bug#31179: 26.1; eww leaves processes that slow Emacs

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bug#31179: 26.1; eww leaves processes that slow Emacs

Alex Branham
Eww is slow and makes Emacs slow when visiting a website with (for
example) gifs[1]. Which is understandable, given that a text editor is
trying to display a modern web page.

However, Emacs is slow even after killing the eww buffer. M-x
list-processes shows that several processes are still lying around. Is
there a way to make eww kill these?

Footnotes:
[1]  As an example: http://www.mostlymaths.net/2016/09/more-emacs-configuration-tweaks.html

In GNU Emacs 26.1 (build 1, x86_64-pc-linux-gnu, X toolkit, Xaw3d scroll bars)
 of 2018-04-11 built on mars
Windowing system distributor 'The X.Org Foundation', version 11.0.11906000

Configured using:
 'configure --prefix=/usr --sysconfdir=/etc --libexecdir=/usr/lib
 --localstatedir=/var --mandir=/usr/share/man --with-gameuser=:games
 --with-sound=alsa --with-modules --without-gconf --without-gsettings
 --with-mailutils --with-xml2 --with-x-toolkit=lucid --with-xft
 --with-xaw3d --with-imagemagick 'CFLAGS=-march=x86-64 -mtune=generic
 -O2 -pipe -fstack-protector-strong -fno-plt'
 CPPFLAGS=-D_FORTIFY_SOURCE=2
 LDFLAGS=-Wl,-O1,--sort-common,--as-needed,-z,relro,-z,now'

Configured features:
XAW3D XPM JPEG TIFF GIF PNG RSVG IMAGEMAGICK SOUND GPM DBUS NOTIFY ACL
GNUTLS LIBXML2 FREETYPE LIBOTF XFT ZLIB TOOLKIT_SCROLL_BARS LUCID X11
MODULES THREADS LIBSYSTEMD LCMS2

Important settings:
  value of $LANG: en_US.UTF-8
  locale-coding-system: utf-8-unix



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bug#31179: 26.1; eww leaves processes that slow Emacs

Lars Ingebrigtsen
Alex Branham <[hidden email]> writes:

> Eww is slow and makes Emacs slow when visiting a website with (for
> example) gifs[1]. Which is understandable, given that a text editor is
> trying to display a modern web page.
>
> However, Emacs is slow even after killing the eww buffer. M-x
> list-processes shows that several processes are still lying around. Is
> there a way to make eww kill these?

What processes are these?

--
(domestic pets only, the antidote for overdose, milk.)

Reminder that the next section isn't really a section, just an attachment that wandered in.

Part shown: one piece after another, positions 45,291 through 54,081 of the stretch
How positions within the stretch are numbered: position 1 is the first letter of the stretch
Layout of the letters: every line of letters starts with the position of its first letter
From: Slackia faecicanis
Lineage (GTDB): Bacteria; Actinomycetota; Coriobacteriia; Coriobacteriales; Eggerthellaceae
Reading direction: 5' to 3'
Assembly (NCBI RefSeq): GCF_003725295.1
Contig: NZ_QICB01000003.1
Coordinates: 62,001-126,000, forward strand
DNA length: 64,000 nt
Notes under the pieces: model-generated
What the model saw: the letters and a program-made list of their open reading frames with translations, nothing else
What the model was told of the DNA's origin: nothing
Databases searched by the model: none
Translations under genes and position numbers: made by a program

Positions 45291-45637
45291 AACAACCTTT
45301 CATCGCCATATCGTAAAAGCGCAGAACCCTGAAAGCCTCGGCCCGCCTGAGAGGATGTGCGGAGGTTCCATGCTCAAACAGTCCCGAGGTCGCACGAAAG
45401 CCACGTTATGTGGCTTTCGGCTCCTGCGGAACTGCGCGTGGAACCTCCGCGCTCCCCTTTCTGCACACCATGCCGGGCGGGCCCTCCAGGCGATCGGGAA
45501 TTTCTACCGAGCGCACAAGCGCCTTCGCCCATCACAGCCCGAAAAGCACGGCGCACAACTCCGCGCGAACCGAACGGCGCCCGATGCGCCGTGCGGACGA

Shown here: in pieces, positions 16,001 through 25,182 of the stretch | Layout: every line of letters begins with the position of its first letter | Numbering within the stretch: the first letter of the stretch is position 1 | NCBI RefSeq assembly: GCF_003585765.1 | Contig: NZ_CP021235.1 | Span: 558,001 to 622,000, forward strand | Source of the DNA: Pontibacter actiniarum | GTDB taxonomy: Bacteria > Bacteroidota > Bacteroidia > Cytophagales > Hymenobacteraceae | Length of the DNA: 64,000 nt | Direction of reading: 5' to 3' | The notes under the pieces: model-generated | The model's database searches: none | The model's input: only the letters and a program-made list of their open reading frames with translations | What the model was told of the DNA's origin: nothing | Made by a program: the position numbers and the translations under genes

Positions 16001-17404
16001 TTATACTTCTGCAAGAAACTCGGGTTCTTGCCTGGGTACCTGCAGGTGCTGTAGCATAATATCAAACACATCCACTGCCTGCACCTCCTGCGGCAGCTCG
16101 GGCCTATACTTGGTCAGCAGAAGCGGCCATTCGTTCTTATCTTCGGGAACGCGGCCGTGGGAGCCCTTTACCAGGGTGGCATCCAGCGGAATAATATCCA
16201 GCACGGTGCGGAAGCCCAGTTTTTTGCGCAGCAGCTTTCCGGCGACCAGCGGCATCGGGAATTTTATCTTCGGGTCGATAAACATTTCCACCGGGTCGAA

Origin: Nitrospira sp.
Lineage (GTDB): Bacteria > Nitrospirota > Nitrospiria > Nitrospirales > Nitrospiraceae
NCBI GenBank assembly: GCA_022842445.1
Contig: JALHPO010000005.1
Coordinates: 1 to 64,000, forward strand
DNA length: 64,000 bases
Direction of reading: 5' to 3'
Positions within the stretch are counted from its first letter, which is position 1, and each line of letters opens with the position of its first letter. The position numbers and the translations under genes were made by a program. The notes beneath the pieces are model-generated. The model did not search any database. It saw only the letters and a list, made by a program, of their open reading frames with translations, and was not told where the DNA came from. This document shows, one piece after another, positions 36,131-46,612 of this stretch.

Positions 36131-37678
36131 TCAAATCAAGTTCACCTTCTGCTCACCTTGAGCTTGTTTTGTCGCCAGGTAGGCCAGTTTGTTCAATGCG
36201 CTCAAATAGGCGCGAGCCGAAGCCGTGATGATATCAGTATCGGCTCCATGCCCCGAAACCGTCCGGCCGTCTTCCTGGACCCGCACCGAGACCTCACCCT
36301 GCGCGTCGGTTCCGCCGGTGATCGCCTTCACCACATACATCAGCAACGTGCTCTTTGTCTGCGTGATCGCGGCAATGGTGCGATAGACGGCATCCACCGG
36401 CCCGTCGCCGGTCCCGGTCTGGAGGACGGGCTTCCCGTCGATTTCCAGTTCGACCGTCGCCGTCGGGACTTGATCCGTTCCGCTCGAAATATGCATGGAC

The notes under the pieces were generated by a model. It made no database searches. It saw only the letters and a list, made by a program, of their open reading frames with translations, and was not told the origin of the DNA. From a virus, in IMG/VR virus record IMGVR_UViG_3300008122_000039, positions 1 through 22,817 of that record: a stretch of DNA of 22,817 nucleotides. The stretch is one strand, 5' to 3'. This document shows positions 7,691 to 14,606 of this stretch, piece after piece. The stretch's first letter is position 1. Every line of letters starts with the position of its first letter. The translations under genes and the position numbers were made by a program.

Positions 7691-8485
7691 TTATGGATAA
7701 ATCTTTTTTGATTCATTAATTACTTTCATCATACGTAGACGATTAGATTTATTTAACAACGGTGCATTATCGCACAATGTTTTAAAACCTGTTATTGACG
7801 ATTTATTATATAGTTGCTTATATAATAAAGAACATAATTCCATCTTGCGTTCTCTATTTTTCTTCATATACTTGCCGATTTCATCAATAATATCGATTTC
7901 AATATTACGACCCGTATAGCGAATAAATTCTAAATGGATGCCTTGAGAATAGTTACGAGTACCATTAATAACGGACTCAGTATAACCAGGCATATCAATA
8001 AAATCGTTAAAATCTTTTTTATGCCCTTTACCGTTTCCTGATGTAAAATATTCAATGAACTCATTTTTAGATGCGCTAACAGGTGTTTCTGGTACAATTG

bloggy blog: http://lars.ingebrigtsen.no



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bug#31179: 26.1; eww leaves processes that slow Emacs

Lars Ingebrigtsen
In reply to this post by Alex Branham
Alex Branham <[hidden email]> writes:

> However, Emacs is slow even after killing the eww buffer. M-x
> list-processes shows that several processes are still lying around. Is
> there a way to make eww kill these?
>
> Footnotes:
> [1]  As an example: http://www.mostlymaths.net/2016/09/more-emacs-configuration-tweaks.html

I tried this, and Emacs went back to using 0% CPU after killing off the
ewww buffer, so I'm unable to reproduce this.

--
(domestic pets only, the antidote for overdose, milk.)
   bloggy blog: http://lars.ingebrigtsen.no



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bug#31179: 26.1; eww leaves processes that slow Emacs

Alex Branham
In reply to this post by Lars Ingebrigtsen

On Mon 16 Apr 2018 at 09:20, Lars Ingebrigtsen <[hidden email]> wrote:

> Alex Branham <[hidden email]> writes:
>
>> Eww is slow and makes Emacs slow when visiting a website with (for
>> example) gifs[1]. Which is understandable, given that a text editor is
>> trying to display a modern web page.
>>
>> However, Emacs is slow even after killing the eww buffer. M-x
>> list-processes shows that several processes are still lying around. Is
>> there a way to make eww kill these?
>
> What processes are these?

For that example url I gave, I have in M-x list-processes:

resources.bl... --      open    --              --           (network connection to resources.blogblog.com)
www.blogger.com --      open    --              --           (network connection to www.blogger.com)
www.mostlyma... --      open    --              --           (network connection to www.mostlymaths.net)



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bug#31179: 26.1; eww leaves processes that slow Emacs

Lars Ingebrigtsen
Alex Branham <[hidden email]> writes:

>> What processes are these?
>
> For that example url I gave, I have in M-x list-processes:
>
> resources.bl... -- open -- -- (network connection to
> resources.blogblog.com)